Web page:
How did you develop your archive for this project?

Like I mentioned, the oral histories that form the backbone of this project were gathered by simple newspaper advertisements or phone calls, and by interviewees recommending I talk to another person they knew. The Steinbeck Public Library in Salinas has a fantastic collection of city directories and oral histories on cassette tapes that I hope more people will use. The National Archives in both Washington, D.C. and San Bruno were invaluable resources for finding Bracero Program bureaucratic correspondence, I.N.S. reports, and smuggling and deportation files. The Smithsonian’s Bracero Archive is amazing, as many people know. I also used what I call “tragic sources”—sources that illuminate the emotions or positions of my historical subjects in moments of despair or death (court trial transcripts, deportation files, or gravesites, for example)—since trauma is a big theme in this book. Finally, the ex-braceros or their spouses and children who I met in California and Oaxaca were incredibly generous with their stories and photographs.

What surprised you while writing this book?

Two things surprised me—one is personal and one is professional. As a kid, I had grown up with stories of my dad’s family struggling on a piece of ranchland in South Texas, or my mom’s family migrating to Michigan in the summers to pick strawberries. Yet it really hit me upon completion of this book that because my parents eventually worked their way into jobs in the education sphere, I never had to work in the fields and know the peripatetic and precarious lifestyle that many children and adults still experience today. This book is for my ancestral family, but also for today’s farmworker families who deserve much better pay and treatment.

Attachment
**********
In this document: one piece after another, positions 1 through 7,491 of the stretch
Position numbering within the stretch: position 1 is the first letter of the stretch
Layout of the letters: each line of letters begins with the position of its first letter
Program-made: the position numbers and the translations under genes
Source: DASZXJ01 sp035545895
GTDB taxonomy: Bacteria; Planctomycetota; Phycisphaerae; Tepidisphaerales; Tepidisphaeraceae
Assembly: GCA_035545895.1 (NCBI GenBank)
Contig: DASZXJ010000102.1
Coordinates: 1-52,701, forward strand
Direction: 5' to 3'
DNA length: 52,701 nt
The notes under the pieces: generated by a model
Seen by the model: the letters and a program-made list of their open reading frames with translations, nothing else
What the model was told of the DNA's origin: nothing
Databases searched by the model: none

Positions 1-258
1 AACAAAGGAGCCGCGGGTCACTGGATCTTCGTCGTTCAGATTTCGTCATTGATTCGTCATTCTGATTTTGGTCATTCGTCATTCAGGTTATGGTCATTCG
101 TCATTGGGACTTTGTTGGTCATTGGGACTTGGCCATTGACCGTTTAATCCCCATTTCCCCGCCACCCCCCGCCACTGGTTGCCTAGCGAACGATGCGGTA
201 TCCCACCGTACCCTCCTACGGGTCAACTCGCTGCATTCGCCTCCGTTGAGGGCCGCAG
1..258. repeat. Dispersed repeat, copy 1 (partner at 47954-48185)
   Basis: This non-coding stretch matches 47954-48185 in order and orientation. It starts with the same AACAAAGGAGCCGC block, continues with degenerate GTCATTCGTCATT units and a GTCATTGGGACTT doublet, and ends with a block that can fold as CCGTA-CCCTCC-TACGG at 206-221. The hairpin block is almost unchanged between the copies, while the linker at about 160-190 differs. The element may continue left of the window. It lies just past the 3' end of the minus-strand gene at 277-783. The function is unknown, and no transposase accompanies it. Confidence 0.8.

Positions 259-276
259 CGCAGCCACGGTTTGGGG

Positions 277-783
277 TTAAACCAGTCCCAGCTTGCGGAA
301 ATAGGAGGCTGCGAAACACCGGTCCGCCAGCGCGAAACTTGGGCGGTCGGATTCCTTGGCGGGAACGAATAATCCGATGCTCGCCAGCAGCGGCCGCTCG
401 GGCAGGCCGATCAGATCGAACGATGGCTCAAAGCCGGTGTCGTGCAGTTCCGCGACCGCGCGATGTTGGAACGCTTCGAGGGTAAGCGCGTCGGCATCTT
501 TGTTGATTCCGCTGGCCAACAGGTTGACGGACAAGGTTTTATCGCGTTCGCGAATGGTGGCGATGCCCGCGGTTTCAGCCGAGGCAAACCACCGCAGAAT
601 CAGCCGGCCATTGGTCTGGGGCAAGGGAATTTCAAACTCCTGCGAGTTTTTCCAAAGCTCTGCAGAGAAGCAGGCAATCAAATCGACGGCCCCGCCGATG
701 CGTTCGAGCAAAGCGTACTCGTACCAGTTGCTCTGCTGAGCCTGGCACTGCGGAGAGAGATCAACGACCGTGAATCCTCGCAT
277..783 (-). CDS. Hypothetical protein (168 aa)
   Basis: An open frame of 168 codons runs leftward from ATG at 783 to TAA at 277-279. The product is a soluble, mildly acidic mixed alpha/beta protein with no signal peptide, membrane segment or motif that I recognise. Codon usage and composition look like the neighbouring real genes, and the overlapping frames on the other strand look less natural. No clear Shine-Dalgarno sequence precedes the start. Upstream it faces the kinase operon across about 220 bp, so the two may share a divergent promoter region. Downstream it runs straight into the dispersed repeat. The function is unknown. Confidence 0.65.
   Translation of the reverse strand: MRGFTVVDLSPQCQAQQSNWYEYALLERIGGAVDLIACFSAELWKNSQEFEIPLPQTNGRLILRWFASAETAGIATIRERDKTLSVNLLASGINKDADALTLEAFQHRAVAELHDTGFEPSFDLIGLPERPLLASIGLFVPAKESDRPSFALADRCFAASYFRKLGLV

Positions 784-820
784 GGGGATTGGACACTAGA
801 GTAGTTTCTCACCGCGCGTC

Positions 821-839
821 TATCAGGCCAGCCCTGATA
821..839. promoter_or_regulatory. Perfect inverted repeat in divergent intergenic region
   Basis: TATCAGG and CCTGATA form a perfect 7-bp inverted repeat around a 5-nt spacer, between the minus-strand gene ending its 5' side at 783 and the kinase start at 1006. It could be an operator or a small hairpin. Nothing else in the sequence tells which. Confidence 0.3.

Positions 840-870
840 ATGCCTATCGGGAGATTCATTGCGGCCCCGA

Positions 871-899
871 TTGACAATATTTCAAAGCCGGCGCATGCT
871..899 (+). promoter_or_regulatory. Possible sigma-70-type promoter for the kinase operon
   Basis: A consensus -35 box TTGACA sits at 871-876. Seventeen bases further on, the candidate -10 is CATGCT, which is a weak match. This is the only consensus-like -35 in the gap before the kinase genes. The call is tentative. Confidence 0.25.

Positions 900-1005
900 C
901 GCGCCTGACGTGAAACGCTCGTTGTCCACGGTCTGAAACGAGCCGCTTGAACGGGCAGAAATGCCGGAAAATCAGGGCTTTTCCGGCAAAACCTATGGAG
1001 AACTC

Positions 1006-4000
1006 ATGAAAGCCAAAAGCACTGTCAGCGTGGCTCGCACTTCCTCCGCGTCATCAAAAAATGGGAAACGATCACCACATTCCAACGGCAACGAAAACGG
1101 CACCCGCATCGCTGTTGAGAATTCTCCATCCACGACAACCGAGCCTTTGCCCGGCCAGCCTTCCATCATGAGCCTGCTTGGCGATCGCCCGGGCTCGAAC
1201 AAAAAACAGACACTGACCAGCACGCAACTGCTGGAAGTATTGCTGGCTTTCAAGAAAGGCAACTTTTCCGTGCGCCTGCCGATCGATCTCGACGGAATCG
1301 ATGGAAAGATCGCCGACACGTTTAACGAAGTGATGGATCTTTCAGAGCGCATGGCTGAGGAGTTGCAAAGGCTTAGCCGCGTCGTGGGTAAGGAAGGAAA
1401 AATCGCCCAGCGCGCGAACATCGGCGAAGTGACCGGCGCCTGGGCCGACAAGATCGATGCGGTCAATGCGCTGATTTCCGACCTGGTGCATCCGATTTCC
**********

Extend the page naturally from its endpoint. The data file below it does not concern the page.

Professionally, I was surprised by how many people were willing to help me make this a stronger book. I shouldn’t have been surprised, because I have wonderful colleagues all over the country and the world! Contrary to my fear that I wouldn’t have any more close advising after graduate school, I realized there was always someone willing to read the introduction, a chapter, or the whole manuscript, and who cared enough to tell me when to slow down and revise again. I had to learn a different kind of patience at every stage of revision, but I ended up much happier with the book I ultimately wrote.